When Maude Pichon runs away from provincial Brittany to Paris, her romantic dreams vanish as quickly as her savings. Desperate for work, she answers an unusual ad. The Durandeau Agency provides its clients with a unique service—the beauty foil. Hire a plain friend and become instantly more attractive.
Monsieur Durandeau has made a fortune from wealthy socialites, and when the Countess Dubern needs a companion for her headstrong daughter, Isabelle, Maude is deemed the perfect adornment of plainness.
Isabelle has no idea her new "friend" is the hired help, and Maude's very existence among the aristocracy hinges on her keeping the truth a secret. Yet the more she learns about Isabelle, the more her loyalty is tested. And the longer her deception continues, the more she has to lose.
Inspired by a short story written by Emile Zola, Belle Epoque is set at the height of bohemian Paris, when the city was at the peak of decadence, men and women were at their most beautiful, and morality was at its most depraved.
A YASLA William C. Morris Award Finalist
A Junior Library Guild Selection
“Both touching and fun, this is a story about many things—true friendship, real beauty, being caught between two worlds—and it will delight fans of historical fiction.”—Publishers Weekly
“A refreshingly relevant and inspiring historical venture.”—Kirkus Reviews
“A compelling story about friendship, the complexity of beauty, and self-discovery…full of strong female characters.”—School Library Journal
“With resonant period detail, elegant narration, and a layered exploration of class and friendship, this provocative novel is rife with satisfaction.”—Booklist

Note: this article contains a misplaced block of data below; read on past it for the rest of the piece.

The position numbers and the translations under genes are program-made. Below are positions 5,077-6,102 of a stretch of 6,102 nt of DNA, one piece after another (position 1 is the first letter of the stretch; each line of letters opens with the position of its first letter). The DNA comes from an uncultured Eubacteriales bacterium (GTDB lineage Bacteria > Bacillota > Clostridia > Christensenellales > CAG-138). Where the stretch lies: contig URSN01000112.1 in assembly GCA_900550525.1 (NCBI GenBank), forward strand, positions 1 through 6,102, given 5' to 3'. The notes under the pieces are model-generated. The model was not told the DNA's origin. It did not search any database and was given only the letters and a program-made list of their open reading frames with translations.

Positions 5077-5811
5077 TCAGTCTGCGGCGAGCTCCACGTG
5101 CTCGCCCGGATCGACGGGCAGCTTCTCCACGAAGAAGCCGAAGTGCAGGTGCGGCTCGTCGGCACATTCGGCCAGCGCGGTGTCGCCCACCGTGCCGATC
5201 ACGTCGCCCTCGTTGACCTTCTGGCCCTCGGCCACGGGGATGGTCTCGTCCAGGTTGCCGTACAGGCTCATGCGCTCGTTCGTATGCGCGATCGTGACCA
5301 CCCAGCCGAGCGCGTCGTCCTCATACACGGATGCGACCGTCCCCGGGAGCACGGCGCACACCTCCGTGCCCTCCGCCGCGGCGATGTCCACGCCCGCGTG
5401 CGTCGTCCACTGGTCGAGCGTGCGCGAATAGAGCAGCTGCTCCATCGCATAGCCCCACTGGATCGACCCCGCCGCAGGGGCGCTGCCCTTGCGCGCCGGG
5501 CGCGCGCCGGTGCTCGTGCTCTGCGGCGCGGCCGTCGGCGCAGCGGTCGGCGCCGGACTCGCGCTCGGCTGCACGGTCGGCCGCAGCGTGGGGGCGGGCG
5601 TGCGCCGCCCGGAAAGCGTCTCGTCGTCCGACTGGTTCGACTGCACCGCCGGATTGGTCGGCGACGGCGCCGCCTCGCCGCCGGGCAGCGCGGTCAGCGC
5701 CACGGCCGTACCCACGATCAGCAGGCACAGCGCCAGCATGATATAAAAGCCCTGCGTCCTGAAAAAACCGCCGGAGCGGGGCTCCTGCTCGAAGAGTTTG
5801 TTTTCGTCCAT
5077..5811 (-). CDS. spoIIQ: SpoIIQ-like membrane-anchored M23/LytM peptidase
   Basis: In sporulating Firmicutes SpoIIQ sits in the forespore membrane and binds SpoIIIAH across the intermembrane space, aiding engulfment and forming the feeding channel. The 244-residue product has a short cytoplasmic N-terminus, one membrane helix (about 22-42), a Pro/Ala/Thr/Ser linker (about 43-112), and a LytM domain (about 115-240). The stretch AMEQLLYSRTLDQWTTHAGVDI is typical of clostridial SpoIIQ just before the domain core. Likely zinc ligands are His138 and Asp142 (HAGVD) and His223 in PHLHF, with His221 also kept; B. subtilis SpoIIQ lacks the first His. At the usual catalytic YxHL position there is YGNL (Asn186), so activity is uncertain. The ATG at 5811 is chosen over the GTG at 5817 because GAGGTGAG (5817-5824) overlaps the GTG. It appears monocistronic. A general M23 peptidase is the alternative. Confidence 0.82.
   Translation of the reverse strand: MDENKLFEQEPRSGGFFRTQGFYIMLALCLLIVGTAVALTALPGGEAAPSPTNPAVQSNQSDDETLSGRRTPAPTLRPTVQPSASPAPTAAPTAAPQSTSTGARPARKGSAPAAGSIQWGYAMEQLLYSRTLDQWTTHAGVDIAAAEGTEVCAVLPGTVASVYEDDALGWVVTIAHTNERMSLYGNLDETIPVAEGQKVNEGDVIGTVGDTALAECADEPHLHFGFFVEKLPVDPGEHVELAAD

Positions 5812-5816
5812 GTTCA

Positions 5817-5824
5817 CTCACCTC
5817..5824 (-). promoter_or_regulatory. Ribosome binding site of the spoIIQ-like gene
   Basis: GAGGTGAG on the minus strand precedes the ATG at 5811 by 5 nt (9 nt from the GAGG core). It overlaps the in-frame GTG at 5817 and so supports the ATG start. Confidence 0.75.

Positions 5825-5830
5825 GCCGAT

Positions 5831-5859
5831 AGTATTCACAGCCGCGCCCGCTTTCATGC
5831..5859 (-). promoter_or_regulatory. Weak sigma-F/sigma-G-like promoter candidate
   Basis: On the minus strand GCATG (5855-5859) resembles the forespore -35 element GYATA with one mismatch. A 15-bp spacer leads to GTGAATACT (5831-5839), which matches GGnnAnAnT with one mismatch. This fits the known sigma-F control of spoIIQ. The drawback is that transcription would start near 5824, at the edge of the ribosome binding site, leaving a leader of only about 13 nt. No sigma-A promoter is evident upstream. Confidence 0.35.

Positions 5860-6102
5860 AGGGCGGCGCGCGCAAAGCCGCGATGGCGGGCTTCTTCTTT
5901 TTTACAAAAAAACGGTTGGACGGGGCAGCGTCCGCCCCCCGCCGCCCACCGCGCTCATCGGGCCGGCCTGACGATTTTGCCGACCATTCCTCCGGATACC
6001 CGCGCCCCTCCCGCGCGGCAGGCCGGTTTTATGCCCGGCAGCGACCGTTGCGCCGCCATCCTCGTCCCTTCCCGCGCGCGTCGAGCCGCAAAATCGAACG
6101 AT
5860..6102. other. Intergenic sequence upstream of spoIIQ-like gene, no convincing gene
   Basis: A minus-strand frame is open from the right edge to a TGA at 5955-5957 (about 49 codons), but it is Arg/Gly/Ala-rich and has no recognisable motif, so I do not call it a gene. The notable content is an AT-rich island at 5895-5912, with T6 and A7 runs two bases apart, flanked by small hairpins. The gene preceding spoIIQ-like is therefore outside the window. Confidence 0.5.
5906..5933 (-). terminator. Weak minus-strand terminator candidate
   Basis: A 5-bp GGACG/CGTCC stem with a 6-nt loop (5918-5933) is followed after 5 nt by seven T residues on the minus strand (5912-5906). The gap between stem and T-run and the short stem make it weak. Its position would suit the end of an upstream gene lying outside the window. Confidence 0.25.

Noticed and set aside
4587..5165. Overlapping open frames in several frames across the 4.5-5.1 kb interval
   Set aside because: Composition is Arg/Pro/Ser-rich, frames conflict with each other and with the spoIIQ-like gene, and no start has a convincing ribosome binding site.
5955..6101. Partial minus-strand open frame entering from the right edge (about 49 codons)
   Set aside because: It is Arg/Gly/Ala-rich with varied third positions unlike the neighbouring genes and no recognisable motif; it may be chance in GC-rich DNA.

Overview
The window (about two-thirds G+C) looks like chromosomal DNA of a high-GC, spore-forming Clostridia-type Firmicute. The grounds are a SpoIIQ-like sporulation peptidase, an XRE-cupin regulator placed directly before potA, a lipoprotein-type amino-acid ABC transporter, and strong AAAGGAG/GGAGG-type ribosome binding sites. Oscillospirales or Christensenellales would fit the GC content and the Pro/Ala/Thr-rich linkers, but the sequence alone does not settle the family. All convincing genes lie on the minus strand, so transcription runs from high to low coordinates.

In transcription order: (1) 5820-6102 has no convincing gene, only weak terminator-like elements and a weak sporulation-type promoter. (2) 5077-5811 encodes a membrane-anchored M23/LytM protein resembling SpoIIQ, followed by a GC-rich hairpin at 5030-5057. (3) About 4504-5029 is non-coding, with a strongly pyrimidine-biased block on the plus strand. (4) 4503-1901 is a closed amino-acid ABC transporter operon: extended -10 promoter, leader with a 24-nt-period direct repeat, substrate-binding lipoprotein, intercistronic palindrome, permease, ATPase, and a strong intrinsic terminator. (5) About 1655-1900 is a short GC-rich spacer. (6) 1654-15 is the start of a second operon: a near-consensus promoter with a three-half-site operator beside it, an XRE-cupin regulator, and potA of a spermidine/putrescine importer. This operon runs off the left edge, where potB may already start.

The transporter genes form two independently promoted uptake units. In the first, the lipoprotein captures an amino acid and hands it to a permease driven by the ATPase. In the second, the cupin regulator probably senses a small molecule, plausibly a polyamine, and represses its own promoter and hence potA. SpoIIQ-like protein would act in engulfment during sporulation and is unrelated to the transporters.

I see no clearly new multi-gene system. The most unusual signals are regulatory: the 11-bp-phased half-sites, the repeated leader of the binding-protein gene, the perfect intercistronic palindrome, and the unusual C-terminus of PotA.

“Much to offer a contemporary YA audience…flirtation and match-making to tantalize romance fans…prime book-club fare.”—The Bulletin
"This delectable Parisian tale left me sighting with sweet satisfaction. J'adore Belle Epoque!"-Sonya Sones, author of What My Mother Doesn't Know and To Be Perfectly Honest
Sixteen-year-old runaway Maude Pichon is ugly so much so that she lands a job as a "repoussoir," an unattractive girl paid to be seen with a lovelier girl to make her appear even more beautiful by comparison (in a note, Ross explains that this fictional profession derives from an 1866 Zola short story). Maude is humiliated by the idea, but her poverty leaves her few options. When chance sends a dashing composer Maude's way, and a countess hires her to befriend her independent-minded daughter, Isabelle, readers will see the potential for a happy ending. Ross offers not one, but two strong heroines in her debut novel, both navigating the choppy waters of the Paris debutante season, albeit from different social classes. Though Maude is the chief protagonist (and narrator), Isabelle is highly engaging as a young woman determined to challenge the expectations of her gender and study science at a university. Both touching and fun, this is a story about many things true friendship, real beauty, being caught between two worlds and it will delight fans of historical fiction. Ages 12 up.
Something about this book, I couldn't put it down. I loved it, hope there is a sequel in the works!